Where the colors of fireworks come from

The Works is a kids science and tech museum in Bloomington, Minnesota, just a few miles from where I live in Minneapolis. Today, they had this cool chart up on their Facebook page, explaining which chemicals produce the colors you see in fireworks. How cool is that? Tomorrow, when the rockets glare red, you'll know that's actually strontium carbonate.

More about The Works

Thanks, Nicole Wieler!


  1. Just remember kids, never stare directly at burning magnesium…

    (Also when brazing aluminum, make sure it really is an aluminum part and not magnesium….)

  2. Polluting your air with heavy metals in the name of entertainment …………….. how cool is that?

      1. From wikipedia:  Barium’s name originates from the alchemical derivative “baryta”, which itself comes from Greek βαρύς (barys), meaning “heavy.”

        Barium is not only a heavy metal, it is indeed toxic in water soluble forms. Classic example I use for teaching solubility rules.

          1.  There is no accepted IUPAC definition for “heavy metal,” and  here is a link to the Dufus article.


            The density of barium is <5 g/cm3, and I would think that by any of the many other "definitions" of heavy metal, barium would be considered a heavy metal.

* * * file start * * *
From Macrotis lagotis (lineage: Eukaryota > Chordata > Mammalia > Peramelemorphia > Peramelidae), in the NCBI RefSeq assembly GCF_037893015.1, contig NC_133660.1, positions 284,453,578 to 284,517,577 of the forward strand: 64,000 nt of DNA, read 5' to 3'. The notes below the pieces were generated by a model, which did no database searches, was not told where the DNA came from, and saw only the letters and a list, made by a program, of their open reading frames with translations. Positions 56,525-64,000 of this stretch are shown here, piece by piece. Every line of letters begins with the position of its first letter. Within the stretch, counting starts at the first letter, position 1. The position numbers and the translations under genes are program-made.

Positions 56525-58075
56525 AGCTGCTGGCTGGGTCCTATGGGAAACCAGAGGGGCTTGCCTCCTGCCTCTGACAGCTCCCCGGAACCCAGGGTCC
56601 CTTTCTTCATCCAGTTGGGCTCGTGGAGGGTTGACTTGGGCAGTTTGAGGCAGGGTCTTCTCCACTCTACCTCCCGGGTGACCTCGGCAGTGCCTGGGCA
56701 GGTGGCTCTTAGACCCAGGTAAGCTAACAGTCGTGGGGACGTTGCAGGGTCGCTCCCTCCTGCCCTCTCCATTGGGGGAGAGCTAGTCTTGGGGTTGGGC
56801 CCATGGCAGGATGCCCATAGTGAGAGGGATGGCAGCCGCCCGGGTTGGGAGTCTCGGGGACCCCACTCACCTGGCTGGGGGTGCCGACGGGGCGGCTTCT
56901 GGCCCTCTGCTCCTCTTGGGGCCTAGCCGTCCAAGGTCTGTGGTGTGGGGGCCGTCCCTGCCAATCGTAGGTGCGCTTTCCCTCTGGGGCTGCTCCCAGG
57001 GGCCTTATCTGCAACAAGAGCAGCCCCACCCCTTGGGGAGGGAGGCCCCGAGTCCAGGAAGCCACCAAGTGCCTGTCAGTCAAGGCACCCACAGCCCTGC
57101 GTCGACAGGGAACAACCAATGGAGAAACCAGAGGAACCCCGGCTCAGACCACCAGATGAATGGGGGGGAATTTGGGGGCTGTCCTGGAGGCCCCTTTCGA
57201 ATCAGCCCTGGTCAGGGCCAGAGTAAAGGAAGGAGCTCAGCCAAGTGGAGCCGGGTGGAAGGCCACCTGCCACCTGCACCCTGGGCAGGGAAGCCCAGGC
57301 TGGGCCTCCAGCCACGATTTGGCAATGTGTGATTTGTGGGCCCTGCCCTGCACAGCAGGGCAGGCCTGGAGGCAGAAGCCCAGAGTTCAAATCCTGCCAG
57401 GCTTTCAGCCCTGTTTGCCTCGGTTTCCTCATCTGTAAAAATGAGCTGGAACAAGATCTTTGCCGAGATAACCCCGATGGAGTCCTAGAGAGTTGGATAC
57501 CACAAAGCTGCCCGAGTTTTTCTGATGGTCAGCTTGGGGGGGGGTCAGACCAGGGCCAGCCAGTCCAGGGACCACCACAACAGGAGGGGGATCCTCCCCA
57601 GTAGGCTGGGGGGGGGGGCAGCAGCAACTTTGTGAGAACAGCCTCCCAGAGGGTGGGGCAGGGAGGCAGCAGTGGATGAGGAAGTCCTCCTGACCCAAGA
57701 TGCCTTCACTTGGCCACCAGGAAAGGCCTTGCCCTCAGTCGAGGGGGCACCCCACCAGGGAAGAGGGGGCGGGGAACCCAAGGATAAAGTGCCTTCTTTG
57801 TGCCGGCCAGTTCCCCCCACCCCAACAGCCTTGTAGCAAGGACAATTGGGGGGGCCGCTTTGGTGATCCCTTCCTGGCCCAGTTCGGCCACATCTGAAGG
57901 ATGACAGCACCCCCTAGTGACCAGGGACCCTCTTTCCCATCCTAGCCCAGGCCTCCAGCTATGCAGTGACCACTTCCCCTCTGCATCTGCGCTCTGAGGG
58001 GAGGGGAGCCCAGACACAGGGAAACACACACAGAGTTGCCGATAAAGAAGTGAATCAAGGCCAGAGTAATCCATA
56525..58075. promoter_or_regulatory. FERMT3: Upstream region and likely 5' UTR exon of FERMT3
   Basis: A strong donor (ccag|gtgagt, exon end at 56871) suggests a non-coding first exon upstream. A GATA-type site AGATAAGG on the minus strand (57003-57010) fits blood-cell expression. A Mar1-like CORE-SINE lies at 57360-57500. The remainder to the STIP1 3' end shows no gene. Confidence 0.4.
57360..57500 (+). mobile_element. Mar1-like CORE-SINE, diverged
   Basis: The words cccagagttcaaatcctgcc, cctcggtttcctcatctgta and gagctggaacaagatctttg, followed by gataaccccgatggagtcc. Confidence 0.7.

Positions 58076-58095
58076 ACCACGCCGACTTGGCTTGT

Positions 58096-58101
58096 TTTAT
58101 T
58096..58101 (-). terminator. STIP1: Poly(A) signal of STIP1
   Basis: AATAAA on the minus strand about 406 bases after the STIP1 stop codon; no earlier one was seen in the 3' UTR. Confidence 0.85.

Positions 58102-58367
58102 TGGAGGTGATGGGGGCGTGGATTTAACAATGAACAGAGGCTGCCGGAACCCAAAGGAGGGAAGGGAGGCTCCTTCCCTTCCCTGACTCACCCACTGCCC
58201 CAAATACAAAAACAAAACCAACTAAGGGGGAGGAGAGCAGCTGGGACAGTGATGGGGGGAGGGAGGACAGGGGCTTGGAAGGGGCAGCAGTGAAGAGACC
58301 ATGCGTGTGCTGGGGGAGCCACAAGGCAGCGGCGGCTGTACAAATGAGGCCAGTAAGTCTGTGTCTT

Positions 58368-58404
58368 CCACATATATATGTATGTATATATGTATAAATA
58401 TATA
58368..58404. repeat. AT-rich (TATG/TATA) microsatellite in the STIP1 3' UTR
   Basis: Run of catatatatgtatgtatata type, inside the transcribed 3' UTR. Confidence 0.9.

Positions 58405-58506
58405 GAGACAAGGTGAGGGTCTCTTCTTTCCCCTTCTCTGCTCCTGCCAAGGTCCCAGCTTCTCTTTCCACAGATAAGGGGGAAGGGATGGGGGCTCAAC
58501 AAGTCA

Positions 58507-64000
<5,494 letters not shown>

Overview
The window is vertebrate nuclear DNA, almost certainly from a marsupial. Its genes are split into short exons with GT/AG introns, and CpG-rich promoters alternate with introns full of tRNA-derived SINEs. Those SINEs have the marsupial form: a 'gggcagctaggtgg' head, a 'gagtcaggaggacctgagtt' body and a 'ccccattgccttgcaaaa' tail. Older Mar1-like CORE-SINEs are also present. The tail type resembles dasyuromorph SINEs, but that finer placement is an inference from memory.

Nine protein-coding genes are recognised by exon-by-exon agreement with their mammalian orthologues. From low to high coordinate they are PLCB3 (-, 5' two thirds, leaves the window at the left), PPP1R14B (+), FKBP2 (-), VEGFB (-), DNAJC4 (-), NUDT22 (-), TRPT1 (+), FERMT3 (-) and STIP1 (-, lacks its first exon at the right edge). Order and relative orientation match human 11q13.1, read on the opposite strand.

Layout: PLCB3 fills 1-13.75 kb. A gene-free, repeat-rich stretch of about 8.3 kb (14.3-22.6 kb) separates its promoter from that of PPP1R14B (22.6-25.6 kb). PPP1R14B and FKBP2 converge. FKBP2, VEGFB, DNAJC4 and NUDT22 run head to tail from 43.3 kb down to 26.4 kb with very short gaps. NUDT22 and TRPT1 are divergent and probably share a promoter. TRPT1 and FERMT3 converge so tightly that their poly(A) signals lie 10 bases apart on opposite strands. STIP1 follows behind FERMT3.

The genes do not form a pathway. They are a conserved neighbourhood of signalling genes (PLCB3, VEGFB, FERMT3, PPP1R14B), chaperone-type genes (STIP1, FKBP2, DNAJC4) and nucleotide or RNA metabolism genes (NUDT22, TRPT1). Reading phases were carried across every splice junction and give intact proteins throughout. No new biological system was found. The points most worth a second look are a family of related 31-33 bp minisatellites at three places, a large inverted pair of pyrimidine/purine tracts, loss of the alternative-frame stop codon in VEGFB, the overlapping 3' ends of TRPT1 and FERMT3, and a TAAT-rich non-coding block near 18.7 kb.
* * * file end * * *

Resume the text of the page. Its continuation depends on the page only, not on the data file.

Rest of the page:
1. A little clarification here, the term “heavy metals” is just that, a term.  Heavy metals refer to many of the chemical elements in the middle part of the periodic table.  The heavy is not a reference to density per say to begin with.  Barium and Strontium are elements in the “Calcium” family (column) and not in that middle area of the table.  Also known as transition elements.  Barium is not toxic in the sense or way that Chromium VI or Lead ions are, causing chronic disease like gradual brain damage or cancer.  Barium posioning is acute like cyanide.  It makes you ill by interfering with or competing with Potasium and Calcium utilization or metabolism in the body.  The technical reason for the arrangement of elements on the periodic table or chart is the arrangement of electrons in each type of element.  It is too complex to discuss here but briefly, and you can research it further if you are interested.  Atoms have s, p, d, and f orbitals.  Electrons fill these in a complex order, in varius and different shapes.  The “Sodium” and “Calcium” families have s bonding or valence orbitals, the nonemetals, Boron thru Fluorine to Neon have p bonding orbitals, the Transition elements have d orbitals, and the strange two row below the rest of the table are the “Rare Earth” or Lanthanide elements and Actinide elements, these have the strange f orbitals as their outer electrons.  The Actinides are all redioactive!  You also must remember that much of the naming of the elements is based on history.  The elements that are less reactive may be found in or seen in nature easily in their native or pure form uncombined with other elements.  These are the metals known to bronze and earlier aged man and have non “-ium” or “-um” ending names:  Iron, Copper, Gold, Silver, Lead, Zinc, Cobalt, Nickle, etc. (and of course the non-metal sulfer).  Several of the first “scientifically” discovered elements also have common or “English” names, Carbon, Oxygen, Chlorine, Iodine, Neon, etc.  Eventually it was decided to name elements with an “-ium” ending.  Note the chemical symbol for many elements is taken from their Latin names and not the “English” or official name used for the element; examples of this are Iron=Fe (Ferrum), Postasium=K (Kalium), Gold=Au (Aurum), Silver=Ag (Argentum).